As the official sequel to Pebble’s first e-ink black and white smartwatch from way back in 2012, the Pebble 2 (or Pebble 2 + Heart Rate, as it’s officially called) seems like an odd addition in the face of last year’s color Pebble Time. Pebble’s new focus is merging fitness tracking tools into their designs and the Pebble 2 is a definitive step in that direction. It refines the original’s activity tracking abilities and adds a heart rate monitor, all in a sporty lightweight package.
For those enamored with the shiny, high tech (and expensive) attributes of the Apple Watch and many of the Android Wear (and Samsung Gear S line) watches, the Pebble 2 might seem like a real step back. I’ve always gone back to Pebbles because they do exactly what I need a connected watch to do exceptionally well. As the successor to the original Pebble, the Pebble 2 is a step up, though it’s certainly not the belle of the ball when it comes to looks up next to the Apple Watch and the Moto 360.
Although personally, I really like the multi-colored plastic body, with a tough Gorilla Glass panel to protect the e-paper LCD screen. The rubber band is comfortable, even when strapped on tighter than I usually prefer, and the entire package has a distinctly athletic aesthetic. This is, of course, the point.
Pebble has undergone a bit of a change in direction over the last year. They’re aiming squarely at the fitness band market and they’ve changed the functionality of their watches to match. For $130, the Pebble 2 + Heart Rate offers all the important features of a smartwatch and a fitness band. It tracks walking and running (and “other” workouts, which is a hedgy description for every fitness tracker I’ve tried), but the inclusion of a heart rate monitor helps make it an exceptional bargain in comparison to the competition.
Pebble has been steadily improving the operating system of their watch line and their Pebble Health functionality is compatible with both Google Fit and Apple Health, so it can seamlessly become part of your work out. It’s also one of the few watches I’d take into water without even thinking twice, which is something you simply can’t say about most smartwatches.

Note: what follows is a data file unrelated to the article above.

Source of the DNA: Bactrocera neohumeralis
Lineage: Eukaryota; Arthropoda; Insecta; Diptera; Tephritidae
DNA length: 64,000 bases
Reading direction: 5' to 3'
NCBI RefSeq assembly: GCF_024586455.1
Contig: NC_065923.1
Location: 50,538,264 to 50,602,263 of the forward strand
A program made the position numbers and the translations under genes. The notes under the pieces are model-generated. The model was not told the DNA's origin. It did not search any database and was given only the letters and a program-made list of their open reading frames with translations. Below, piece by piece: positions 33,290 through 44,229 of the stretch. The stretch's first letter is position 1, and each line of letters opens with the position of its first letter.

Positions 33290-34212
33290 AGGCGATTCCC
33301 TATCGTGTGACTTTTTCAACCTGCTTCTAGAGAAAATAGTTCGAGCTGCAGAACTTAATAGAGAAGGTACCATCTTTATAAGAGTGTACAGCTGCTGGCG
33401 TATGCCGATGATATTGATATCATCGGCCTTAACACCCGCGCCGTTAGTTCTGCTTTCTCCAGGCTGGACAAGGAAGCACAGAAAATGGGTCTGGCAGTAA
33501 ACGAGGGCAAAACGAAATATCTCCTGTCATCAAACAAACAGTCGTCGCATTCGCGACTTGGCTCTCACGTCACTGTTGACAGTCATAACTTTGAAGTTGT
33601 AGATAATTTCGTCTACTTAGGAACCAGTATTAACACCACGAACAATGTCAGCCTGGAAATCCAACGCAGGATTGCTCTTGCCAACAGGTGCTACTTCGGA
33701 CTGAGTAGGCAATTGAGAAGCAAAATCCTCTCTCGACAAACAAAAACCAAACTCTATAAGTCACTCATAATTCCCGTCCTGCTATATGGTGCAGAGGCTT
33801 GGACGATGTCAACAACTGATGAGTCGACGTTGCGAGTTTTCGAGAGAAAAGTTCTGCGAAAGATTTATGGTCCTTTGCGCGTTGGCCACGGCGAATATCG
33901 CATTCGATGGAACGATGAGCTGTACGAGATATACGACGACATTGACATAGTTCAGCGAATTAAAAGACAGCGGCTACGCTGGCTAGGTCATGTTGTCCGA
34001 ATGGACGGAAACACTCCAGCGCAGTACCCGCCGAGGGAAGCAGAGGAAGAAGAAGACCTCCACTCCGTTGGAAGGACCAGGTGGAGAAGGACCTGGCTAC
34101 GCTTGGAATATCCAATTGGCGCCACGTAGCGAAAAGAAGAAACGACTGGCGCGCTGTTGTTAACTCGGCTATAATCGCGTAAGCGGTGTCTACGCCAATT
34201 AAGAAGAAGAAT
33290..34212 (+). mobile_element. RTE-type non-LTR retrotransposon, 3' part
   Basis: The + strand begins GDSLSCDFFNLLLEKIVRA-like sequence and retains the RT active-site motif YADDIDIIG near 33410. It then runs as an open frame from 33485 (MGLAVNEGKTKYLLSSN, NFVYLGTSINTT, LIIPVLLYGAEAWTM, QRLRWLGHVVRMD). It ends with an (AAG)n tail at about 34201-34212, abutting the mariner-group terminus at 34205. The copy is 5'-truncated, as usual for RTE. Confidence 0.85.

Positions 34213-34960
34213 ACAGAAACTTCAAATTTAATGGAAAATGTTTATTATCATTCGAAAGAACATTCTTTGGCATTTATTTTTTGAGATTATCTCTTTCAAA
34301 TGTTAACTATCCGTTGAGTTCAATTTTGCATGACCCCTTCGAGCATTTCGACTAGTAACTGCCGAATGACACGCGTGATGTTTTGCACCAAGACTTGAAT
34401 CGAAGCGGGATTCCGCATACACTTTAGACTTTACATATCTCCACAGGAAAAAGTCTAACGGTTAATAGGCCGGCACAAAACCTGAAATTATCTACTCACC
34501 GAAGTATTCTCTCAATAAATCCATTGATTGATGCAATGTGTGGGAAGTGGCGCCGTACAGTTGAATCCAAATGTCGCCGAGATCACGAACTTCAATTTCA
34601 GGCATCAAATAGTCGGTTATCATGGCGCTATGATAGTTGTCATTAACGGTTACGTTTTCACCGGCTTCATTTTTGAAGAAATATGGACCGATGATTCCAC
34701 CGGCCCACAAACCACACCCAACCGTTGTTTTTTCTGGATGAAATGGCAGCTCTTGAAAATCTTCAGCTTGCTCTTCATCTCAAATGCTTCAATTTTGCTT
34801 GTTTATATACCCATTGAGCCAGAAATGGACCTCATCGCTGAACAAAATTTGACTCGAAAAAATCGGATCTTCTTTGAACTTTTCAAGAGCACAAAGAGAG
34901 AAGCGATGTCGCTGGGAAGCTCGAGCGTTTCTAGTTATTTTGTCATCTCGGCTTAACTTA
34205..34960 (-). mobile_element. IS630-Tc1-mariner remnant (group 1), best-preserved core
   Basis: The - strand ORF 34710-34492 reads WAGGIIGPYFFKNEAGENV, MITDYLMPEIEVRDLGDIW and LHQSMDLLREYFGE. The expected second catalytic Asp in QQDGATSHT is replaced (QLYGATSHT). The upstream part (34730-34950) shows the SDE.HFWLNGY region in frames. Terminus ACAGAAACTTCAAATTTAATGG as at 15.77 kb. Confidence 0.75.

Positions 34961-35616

In comparison to other wrist (and ear) heart rate monitors, the Pebble 2’s proved entirely in line. Step tracking has also gotten a lot more accurate, although it’s still mostly useless if you’re pushing a stroller. While I wouldn’t recommend most lower-priced fitness trackers for hard core fitness folk (especially actual trainers), for the average person, the Pebble 2 is fine way to monitor your fitness goals. The watch also includes the built in microphone from the Pebble Time, allowing you to respond to a variety of messages with your voice, without ever having to break out your phone.
While the black and white screen does feel like a step back after the Pebble Time, it has several distinct advantages. The contrast is better than the Time and no straight up LCD watch display even comes close to the visibility of the Pebble 2 in sunlight. More importantly, the screen is alway on so using it as an actual watch doesn’t feel like a gimmick or afterthought.
If you spend a lot of time outdoors in any level of light, the Pebble’s seemingly more primitive screen will prove its worth in no time, especially if you’ve dealt with the frustration of trying to read the screen of much more expensive watches in full daylight. At night, a quick shake of the wrist activates the backlight and the screen lights up briefly when you get a notification.
The Pebble 2 lets you choose whatever apps you want to send notifications to the watch screen. You can opt to shut off notifications for a particular app from the watch as well and the overall user interface is easy to get the hang of. In addition, there are literally thousands of downloadable apps and watchfaces to choose from in the Pebble store—most of which (on the Android side at least) are free or really cheap.
Like all Pebbles, you can change watch faces to your heart’s content and many of them show you pertinent time, weather, date, fitness, and even heart rates on one screen. It’s this sheer level of customizability that I still appreciate most about these watches thanks to an incredibly loyal and prolific user community.
The Pebble 2 continues the overall Pebble line’s absurdly good battery life. Pebble claims the 2 can go a week between charges, but I actually managed over 8 days—and that was with a watch face that provided real-time heart rate data. The Pebble 2 does still use that proprietary magnetic charging cable though, so losing it is a huge pain.
The upcoming Pebble Time 2 will include the heart rate monitor as well and look more refined, but also cost $200. If you aren’t quite into fitness and simply want a cheap and reliable smartwatch, you can even get the Pebble 2 without the monitor for a measly $100 (oddly called the SE version). Either way, the Pebble 2 does everything a smartwatch needs to do—it provides subtle notifications for all the incoming activities and messages on your phone and is adept for a variety of fitness needs, including swimming—for a surprisingly cheap price.